By Catherine Donaldson-Evans, ,
Published May 21, 2015
With America's divorce (search) rate hovering steadily around 50 percent, some couples thinking of walking down the aisle are getting guidance before they say, "I do."
Marriage mentoring – counseling by married couples for those considering tying the knot – is a national trend, though no official numbers are available.
A Bethesda, Md., faith-based group called Marriage Savers tries to prevent divorce – either for not-yet-wed couples or those whose marriages are in trouble – by pairing them with successfully wed couples for advice on communication and conflict resolution.
"We're trying to make marriages a high priority because we're concerned about the devastation divorce has wreaked on children," said Mike McManus, who runs the organization with his wife.
Though Marriage Savers was the pioneer organization in marriage mentoring, according to McManus, other groups have followed suit, including the Center for Relationship Development (search) in Seattle. Many places of worship also offer mentoring.
Marriage Savers works with church congregations and synagogues, training lay-couples to help others through the decision to commit to one another. The pre-marital couples don't have to be engaged – in fact, the preference is that they're not because the sooner couples work through their issues, the better.
"We try to resolve the differences they have before the wedding and make sure there are no surprises," McManus said. "This puts all the information and attitudes on the table."
Conflict resolution is the main reason Philip Cofer and his then-girlfriend Terri sought mentoring in early 2000. They'd been dating for six years but were at an impasse over issues like finances and to which church they should belong.
"It was extremely helpful," said Cofer, 29, of Bowie, Md. "It enabled us to talk about subjects we hadn't been able to talk about at a greater level. Our communication deepened."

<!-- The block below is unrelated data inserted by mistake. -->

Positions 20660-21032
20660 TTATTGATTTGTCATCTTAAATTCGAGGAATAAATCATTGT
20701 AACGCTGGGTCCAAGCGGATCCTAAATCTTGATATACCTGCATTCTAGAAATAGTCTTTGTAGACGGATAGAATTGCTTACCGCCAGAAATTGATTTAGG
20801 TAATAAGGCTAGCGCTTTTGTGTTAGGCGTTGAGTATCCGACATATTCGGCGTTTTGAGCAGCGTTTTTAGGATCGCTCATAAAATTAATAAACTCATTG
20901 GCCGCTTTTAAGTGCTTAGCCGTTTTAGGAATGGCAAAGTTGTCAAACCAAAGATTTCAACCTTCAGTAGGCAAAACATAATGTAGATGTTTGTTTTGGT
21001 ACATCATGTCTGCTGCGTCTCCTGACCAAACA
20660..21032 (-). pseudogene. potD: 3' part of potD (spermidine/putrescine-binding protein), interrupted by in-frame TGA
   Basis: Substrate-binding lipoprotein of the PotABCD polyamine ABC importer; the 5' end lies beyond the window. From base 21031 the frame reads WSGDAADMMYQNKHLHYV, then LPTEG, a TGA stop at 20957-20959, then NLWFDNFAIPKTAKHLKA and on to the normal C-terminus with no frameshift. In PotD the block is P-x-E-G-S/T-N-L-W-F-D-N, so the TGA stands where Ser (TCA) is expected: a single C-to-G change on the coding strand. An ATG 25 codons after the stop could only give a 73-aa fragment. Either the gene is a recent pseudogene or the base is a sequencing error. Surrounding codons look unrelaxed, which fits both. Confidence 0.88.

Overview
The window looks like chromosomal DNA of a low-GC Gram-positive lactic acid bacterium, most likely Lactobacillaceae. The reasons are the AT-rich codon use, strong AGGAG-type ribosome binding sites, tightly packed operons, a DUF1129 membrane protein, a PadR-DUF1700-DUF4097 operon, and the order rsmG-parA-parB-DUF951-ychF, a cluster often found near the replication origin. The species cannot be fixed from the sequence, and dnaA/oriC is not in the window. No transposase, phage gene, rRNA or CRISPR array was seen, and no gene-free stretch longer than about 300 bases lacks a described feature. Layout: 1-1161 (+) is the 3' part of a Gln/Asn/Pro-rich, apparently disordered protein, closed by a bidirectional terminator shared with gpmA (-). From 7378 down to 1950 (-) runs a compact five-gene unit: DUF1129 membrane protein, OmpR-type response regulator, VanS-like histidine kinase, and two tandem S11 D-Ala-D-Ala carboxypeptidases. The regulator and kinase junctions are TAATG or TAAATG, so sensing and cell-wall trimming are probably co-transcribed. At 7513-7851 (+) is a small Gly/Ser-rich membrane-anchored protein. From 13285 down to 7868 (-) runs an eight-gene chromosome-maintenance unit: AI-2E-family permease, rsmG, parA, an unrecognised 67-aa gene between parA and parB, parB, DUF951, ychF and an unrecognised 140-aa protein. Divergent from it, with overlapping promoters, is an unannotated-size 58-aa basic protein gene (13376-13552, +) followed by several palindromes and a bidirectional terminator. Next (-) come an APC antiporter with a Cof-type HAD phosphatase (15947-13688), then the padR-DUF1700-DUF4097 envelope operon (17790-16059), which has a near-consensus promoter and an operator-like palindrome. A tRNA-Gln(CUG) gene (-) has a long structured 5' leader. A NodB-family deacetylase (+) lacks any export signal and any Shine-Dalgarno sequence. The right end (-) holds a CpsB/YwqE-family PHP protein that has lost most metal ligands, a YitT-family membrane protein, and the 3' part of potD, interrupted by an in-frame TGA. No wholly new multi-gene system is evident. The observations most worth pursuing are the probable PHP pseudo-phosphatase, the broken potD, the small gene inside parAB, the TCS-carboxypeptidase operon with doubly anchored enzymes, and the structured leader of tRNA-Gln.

During the first of the minimum required six mentoring sessions, both members of the couple complete a relationship "inventory" to identify sources of conflict, then work through problems under the guidance of the mentoring couple.
To tackle their financial differences, Philip (the saver) and Terri (the spender) were advised to document all their expenses and draw up a budget. Eating out was a major culprit, so they began cooking more.
They also got help in choosing which churches to attend. Both had strong ties to their own parishes, so they were told to go to each other's churches for a while and take time to come to a decision. Ultimately, they picked Terri's church.
The couple got engaged less than a year after they'd undergone mentoring and said "I do" in the summer of 2001. Philip Cofer said the mentoring was crucial to their happy union.
"It gave us a foundation for our relationship," Cofer said. "I'd recommend it for every single couple."
Mentoring is part of a larger, pro-marriage movement (search) that's grown in reaction to 30-plus years of high divorce rates. State and federal governments have even gotten involved in promoting marriage. Last month, the White House asked Congress to approve a $1.5 billion "marriage promotion" package; President Bush earlier asked for $300 million in marriage incentive funding.
The movement has been controversial, with critics arguing the government shouldn't be spending tax dollars to manage people's private lives and saying divorce is necessary in certain cases, especially when violence is a factor.
"There are some marriages that should never happen and those marriages should split up," said National Marriage Project co-director Barbara Dafoe Whitehead. "It would be a terrible thing to get rid of divorce entirely. But if you have too much divorce and too many kids involved, it becomes a social problem."
McManus says Marriage Savers has an 80 percent success rate and has helped reduce divorce in more than 100 cities. But Whitehead cautions against such claims, saying the program would need to be tracked for at least 20 years to determine effectiveness.
"It's very new and very selective," she said. "There is no magic bullet."
She does think couples considering a walk down the aisle will likely find mentoring useful.
"It's helpful to focus on some of the issues that can be marriage breakers," Whitehead said. "I'm not sure it saves marriages, but it's better than feeling like you're heading into this big decision without knowing what to expect."